Building generational wealth from scratch
In Part 1, we covered building generational wealth and how race plays a part in Bermuda’s wealth gap. Now, we’re back to talk about how to grow generational wealth from scratch and how to stay on track for financial success
It is estimated that 70 per cent of families lose their wealth in the second generation and 90 per cent lose it in the third. Those numbers are alarming but preventable. A successful investment strategy begins with understanding how your money can work for you and learning how to maximise your hard-earned cash. The most important step towards sustainable savings is teaching those lessons to the next generation.
How to grow generational wealth, even if you are just getting started:
1,Start with a plan: creating a family financial plan which includes diverse sources of income, such as investments and real estate, should give you a clear picture of your present and future position. It’s OK to start small, with a plan and a budget, followed by a long-term plan to grow your retirement savings and secure life insurance to protect your future
2, Seek professional support and education: you can find good free financial advice online, but you can also seek guidance from your banker, your insurance and pension providers, as well as financial advisers who can dispel any fears you may have around financial matters and quickly get your money working for you
Remember that generational wealth is not defined by how much money you have. It is not defined by a trust fund, piece of property or inheritance. It can be as simple as a parent teaching their child how to budget, helping with a down payment on a home or contributing to your grandchild’s college tuition. If you have inherited wealth, don’t try to figure it all out on your own.
When you identify what you don’t know, it is easier to find professionals that can help.
Creating an emergency fund and growth options for your money
Aggressively saving for emergencies, investing wisely and considering multiple streams of income will yield the best results for growing wealth. It is a myth to assume you can invest only if you have a large amount of money. Planning for your children’s education, purchasing a home and saving for retirement are the three most common financial goals, and require different timelines and financial tools. There is no one-size-fits-all solution. Create different systems to meet your unique needs, such as utilising a savings account to accumulate funds for a down payment on a home or leveraging an investment portfolio to fund your retirement. Consider sectioning your money into separate financial goals and creating a growth timeline for each one.
Traditionally, people have seen banks as the primary option for financial security but there are many ways to use other sources for financial growth. For example, subscribing to employee benefits that can enhance your savings. This may include share purchase plans, matching plans, stock options and, most commonly, adding additional contributions to your existing pension plans — a low-cost way to invest for mid and long-term goals.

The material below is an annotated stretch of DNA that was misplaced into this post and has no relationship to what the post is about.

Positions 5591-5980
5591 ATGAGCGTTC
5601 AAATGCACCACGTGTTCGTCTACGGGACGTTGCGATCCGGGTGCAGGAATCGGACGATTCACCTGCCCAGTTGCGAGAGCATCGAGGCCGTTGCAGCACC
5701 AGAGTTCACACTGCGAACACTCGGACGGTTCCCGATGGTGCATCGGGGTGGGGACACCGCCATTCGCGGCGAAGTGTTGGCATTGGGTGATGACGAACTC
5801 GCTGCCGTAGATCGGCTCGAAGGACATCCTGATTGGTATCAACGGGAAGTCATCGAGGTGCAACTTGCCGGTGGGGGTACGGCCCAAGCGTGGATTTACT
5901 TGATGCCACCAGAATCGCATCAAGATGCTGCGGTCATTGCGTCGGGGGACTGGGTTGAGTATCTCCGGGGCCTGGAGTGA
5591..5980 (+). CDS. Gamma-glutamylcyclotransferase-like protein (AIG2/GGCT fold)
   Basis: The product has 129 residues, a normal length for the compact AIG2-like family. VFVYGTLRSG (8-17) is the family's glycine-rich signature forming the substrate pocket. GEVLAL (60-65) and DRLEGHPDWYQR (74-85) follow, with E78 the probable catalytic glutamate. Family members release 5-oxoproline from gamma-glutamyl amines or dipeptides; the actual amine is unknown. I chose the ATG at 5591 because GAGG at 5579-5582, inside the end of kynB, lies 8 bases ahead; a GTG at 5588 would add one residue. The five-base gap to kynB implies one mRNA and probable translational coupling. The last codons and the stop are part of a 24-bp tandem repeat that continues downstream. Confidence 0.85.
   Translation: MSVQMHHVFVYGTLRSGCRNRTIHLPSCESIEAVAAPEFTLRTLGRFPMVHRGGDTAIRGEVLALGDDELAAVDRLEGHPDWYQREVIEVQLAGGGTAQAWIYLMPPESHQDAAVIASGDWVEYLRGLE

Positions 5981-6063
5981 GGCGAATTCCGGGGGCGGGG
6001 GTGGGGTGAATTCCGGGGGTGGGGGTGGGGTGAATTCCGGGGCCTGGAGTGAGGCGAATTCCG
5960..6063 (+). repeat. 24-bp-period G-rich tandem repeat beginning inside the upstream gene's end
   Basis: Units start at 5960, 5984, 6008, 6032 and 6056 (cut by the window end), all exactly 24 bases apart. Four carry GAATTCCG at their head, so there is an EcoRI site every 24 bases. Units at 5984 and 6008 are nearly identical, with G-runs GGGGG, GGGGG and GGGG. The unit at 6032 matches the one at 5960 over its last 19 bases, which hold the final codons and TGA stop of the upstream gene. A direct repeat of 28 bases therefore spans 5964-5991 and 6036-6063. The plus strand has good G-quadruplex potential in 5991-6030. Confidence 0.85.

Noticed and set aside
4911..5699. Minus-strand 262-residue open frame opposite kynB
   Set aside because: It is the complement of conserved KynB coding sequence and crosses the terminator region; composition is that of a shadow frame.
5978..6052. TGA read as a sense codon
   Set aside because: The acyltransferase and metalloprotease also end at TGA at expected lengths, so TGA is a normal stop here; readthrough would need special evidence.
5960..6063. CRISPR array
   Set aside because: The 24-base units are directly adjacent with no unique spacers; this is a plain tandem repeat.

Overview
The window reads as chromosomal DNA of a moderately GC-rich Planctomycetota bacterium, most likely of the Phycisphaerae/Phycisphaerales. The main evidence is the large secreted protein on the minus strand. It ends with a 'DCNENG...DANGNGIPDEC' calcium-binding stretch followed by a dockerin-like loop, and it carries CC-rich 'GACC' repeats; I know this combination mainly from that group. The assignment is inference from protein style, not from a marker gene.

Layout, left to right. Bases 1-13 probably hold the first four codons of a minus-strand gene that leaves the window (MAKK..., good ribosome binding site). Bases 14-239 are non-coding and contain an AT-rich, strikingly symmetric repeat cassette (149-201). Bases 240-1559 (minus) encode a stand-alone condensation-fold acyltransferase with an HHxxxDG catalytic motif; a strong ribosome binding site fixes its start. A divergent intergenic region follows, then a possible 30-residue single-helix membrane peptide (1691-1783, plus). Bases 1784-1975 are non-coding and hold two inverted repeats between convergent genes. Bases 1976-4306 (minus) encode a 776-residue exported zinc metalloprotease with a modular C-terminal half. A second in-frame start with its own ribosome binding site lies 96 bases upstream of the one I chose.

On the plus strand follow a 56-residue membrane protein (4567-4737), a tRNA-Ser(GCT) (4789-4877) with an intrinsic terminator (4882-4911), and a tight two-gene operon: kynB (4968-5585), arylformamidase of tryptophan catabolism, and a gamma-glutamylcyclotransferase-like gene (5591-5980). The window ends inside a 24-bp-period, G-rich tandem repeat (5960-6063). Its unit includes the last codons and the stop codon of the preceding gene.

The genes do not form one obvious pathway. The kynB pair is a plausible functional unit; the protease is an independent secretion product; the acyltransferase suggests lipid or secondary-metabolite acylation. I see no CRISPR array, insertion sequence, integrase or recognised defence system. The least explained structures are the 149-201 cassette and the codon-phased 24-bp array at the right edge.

Key points to action your wealth growth:
1,Be prepared: have a clear personal wealth plan as well as a strategy for long-term family financial wealth. It is important to map out how you will save, invest and spend your money each year. If possible, create multiple streams of income
2,Invest wisely: invest what you can and invest early, but ensure you speak to a qualified financial adviser who can guide your investments and help you understand what you are comfortable pursuing and how much it is going to end up costing you
3,Communicate: educate the younger generations, update your beneficiaries and your will, and pass on any lessons to younger family members
4,Seek professional advice: a professional can help you meet long-term investment goals, ensure that you are diversified and have a plan designed for your personal financial needs. It is also helpful for discussing impactful financial decisions, such as whether to rent or buy a home and how insurance policies, retirement pensions and wills can assist a family in retaining wealth
5, Have an emergency fund: this is the most important piece of advice. Create a savings account that is not tied up in investments — a sum that is accessible at any time with no penalty in case of emergency.
Taking these actions can be financially freeing and a stepping stone towards long-term security.
Nurturing your generational wealth leaves more room for what matters most: you and your family.
• Angela J. Joell, is the Investment and Client Education Manager at the Argus Group. She joined in June 2016 after more than 30 years in the banking industry. Her parallel career in adult education has her delivering workshops in professional and personal development on Pension Legislation, Market updates and pension products and services
• Melvin Nusum is the Head of Client Management at the Argus Group where he provides employee benefit and insurance solutions. He has worked within the financial services industry for more than 13 years, including HSBC, Wells Fargo and New York Life, helping individuals secure their financial future and support corporations in improving their cash and investment portfolios
• The content in this article is for informational purposes only and is not intended to be a substitute for professional financial or investment advice